Measure What Matters: How Google, Bono, and the Gates Foundation Rock the World with OKRs Hardcover – Illustrated, 24 April 2018
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About the book
Measure What Matters is about using Objectives and Key Results (OKRs), a revolutionary approach to goal-setting, to make tough choices in business. In 1999, legendary venture capitalist John Doerr invested nearly 12 million dollars in a startup that had amazing technology, entrepreneurial energy and sky-high ambitions. Doerr introduced the founders to OKRs and with them at the foundation of their management, the startup grew from forty employees to more than 70,000 with a market cap exceeding 600 billion dollars. The startup was Google. In Measure What Matters, Doerr shares a broad range of first-person, behind-the-scenes case studies, with narrators including Bono and Bill Gates, to demonstrate the focus, agility, and explosive growth that OKRs have spurred at so many great organizations. This book will show you how to collect timely, relevant data to track progress - to measure what matters. It will help any organization or team aim high, move fast, and excel.
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Most helpful customer reviews on Amazon.com
1)Set goal (Objective)
2)Set tasks to achieve this goal (key results)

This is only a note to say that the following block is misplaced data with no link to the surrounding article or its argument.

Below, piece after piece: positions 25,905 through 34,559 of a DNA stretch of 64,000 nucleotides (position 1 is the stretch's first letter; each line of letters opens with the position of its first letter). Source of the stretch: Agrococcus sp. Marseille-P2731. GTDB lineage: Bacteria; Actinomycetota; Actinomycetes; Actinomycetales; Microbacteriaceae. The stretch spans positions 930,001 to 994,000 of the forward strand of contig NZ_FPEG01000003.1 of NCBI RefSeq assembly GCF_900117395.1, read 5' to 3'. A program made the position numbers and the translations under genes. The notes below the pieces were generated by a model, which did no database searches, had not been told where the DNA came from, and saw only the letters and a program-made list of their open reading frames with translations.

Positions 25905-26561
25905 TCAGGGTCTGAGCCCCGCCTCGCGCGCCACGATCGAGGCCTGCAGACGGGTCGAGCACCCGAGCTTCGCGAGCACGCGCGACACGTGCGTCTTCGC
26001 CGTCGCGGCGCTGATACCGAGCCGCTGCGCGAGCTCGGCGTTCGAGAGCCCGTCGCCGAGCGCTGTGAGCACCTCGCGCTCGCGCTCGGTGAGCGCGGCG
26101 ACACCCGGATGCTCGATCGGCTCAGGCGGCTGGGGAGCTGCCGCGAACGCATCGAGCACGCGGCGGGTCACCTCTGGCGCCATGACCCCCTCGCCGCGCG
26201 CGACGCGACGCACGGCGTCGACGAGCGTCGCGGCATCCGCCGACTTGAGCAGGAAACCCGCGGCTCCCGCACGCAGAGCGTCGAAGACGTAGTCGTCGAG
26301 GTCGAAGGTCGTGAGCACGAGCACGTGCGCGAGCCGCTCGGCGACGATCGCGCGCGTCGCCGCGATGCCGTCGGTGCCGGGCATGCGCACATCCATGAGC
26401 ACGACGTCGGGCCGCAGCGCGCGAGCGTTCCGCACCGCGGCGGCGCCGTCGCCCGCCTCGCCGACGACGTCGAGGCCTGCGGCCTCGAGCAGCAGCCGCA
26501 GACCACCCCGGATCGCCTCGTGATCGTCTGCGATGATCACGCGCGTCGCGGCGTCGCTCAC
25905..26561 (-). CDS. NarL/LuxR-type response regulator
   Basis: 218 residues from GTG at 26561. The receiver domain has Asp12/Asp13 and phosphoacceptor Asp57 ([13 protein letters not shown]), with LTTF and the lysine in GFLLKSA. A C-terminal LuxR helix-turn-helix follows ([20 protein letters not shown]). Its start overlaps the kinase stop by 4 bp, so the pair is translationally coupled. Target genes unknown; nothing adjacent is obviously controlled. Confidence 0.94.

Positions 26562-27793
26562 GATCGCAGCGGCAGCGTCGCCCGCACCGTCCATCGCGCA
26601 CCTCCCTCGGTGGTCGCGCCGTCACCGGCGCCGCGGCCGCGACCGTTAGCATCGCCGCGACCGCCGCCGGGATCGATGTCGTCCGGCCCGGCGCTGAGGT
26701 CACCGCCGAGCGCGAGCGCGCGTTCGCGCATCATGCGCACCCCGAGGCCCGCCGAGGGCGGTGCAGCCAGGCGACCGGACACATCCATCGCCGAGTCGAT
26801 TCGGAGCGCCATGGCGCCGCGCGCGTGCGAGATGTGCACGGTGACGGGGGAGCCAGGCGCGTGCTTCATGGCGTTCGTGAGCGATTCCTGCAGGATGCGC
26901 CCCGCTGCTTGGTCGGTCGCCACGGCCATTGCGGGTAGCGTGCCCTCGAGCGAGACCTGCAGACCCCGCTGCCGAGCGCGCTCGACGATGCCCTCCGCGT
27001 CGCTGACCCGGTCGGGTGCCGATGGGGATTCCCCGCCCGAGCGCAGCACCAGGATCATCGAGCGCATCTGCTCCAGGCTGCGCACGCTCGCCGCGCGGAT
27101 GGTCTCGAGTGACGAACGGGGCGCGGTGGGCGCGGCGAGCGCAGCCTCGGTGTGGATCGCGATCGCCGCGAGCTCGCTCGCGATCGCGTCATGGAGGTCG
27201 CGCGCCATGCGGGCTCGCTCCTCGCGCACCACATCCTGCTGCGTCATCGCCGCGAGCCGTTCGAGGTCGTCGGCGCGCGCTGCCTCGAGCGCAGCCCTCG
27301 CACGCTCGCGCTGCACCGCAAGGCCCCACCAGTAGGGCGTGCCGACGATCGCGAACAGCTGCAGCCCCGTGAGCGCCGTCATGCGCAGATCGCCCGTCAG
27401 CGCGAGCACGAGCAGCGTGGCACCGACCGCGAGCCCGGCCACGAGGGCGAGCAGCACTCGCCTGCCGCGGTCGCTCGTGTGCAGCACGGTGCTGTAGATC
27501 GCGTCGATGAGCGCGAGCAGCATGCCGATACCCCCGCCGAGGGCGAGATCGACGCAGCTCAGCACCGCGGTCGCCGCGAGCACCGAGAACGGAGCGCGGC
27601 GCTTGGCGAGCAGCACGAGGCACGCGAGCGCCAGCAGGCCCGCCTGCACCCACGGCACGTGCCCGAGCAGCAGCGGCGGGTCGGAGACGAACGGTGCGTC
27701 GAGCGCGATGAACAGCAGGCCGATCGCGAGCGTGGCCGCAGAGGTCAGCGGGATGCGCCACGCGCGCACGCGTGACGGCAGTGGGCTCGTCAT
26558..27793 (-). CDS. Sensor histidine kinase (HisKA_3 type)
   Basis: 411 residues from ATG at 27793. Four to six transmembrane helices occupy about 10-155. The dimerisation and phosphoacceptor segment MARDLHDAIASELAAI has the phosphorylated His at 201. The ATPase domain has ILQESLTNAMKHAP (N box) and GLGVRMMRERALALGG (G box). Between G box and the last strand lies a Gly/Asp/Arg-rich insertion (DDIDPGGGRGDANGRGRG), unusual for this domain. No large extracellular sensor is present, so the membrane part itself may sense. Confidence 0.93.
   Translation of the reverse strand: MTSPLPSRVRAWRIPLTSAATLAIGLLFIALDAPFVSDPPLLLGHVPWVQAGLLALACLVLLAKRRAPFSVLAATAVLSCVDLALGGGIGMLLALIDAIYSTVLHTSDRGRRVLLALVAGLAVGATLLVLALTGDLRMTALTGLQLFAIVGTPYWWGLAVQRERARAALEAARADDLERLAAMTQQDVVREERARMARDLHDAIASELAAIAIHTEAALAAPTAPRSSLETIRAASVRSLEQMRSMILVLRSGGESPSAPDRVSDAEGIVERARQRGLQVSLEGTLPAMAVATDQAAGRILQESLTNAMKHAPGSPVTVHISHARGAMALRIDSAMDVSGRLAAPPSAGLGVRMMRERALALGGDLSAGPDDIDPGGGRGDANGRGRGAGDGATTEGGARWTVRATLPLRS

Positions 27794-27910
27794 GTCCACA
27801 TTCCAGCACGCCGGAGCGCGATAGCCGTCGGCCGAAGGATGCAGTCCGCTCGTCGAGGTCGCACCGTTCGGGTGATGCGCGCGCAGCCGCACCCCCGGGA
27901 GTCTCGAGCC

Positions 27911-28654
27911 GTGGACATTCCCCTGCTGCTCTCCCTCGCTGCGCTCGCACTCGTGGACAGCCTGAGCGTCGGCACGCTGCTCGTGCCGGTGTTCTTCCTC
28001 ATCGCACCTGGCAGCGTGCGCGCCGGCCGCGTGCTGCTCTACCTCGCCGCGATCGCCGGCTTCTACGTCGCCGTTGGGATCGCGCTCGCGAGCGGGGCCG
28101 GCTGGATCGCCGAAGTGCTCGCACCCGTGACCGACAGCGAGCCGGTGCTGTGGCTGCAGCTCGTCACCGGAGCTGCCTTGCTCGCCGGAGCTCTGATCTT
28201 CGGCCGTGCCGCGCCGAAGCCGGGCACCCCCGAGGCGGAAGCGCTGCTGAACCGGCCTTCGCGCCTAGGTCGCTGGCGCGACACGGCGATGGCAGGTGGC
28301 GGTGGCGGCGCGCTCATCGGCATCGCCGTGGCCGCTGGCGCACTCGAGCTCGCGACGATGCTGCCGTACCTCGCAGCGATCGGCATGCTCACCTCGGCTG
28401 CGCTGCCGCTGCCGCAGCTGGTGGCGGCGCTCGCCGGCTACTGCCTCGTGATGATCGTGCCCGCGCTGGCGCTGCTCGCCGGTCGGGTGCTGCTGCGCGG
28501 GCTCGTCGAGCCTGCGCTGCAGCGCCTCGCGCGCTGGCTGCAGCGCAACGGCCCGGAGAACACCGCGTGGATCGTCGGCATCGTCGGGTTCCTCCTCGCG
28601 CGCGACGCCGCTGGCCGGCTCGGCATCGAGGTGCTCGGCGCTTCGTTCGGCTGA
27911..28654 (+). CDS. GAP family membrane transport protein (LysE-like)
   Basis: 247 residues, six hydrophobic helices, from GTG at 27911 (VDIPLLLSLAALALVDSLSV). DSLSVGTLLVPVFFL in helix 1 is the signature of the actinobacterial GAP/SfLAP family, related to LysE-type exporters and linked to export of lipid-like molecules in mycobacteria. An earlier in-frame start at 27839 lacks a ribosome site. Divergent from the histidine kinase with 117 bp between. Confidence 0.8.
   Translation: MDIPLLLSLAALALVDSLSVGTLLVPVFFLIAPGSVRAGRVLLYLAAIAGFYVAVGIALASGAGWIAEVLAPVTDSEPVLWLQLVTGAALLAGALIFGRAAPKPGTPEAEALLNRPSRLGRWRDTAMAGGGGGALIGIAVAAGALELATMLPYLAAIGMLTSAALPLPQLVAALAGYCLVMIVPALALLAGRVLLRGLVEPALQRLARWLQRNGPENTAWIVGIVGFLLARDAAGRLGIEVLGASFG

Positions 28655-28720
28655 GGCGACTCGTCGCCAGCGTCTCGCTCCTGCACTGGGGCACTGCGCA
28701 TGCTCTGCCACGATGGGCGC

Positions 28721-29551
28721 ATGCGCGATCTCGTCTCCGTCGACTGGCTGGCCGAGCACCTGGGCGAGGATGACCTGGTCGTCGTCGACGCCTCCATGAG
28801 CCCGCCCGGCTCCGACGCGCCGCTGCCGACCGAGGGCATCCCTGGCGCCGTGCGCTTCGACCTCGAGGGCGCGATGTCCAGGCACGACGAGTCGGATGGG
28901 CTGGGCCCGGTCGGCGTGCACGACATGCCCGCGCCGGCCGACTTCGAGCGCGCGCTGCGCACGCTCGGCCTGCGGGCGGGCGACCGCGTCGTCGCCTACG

3)Make the tasks measurable
This is the OKR.
There. Saved you a few hours.
Interseting stories about some successful companies, other than that, I got very little out of this.
For some weird reasons, I did not enjoy reading the examples very much. Probably because of a mismatch between the book title and my expectations.
I was expecting more of a guide to defining great OKRs within an organization - more of a handbook or practical best practices kind of resource. Such as, how do you define KRs for a software development product? How do you balance between top-down and bottom-up ideas in the OKRs definition process? Etc.
In the end, I felt that some of the examples, especially the OKRs in some of the examples, were lacking in terms of practical details. They were more like stories to demonstrate the versatility of OKRs. And some of the KRs did not seem very measurable to me.
The resources at the end was useful.
Overall, I felt that the book could have been more concise, and the resources at the end could be elaborated more.
Some of the best parts of the book are the mini case studies from a variety of companies. One of the biggest complaints I hear from founders about OKRs is that it works for Google because, well, Google is *Google*. By letting you hear from founders in their own words - from small startups to fast-growth startups to non-profits - John makes it easy for the reader to model how OKRs could work at their company. It's not just Google: Doerr shows how any ambitious, outcome-oriented organization can benefit from implementing OKRs.
Anyone who wants to understand what makes Silicon Valley tick will learn a lot from this book. So many of the giants from the last fifty years are captured in these pages – as relayed by John, their commitment and ambition shine through. John makes clear that they also shared an embrace of a simple framework for setting goals and communicating throughout their organization – which should be encouraging for any founder who wants to know how to build similarly effective organizations.
(Disclaimer: a brief anecdote involving me is included in the book. I didn't tell John I was writing this review ahead of time - I bought the book last night and wanted to share my thoughts.)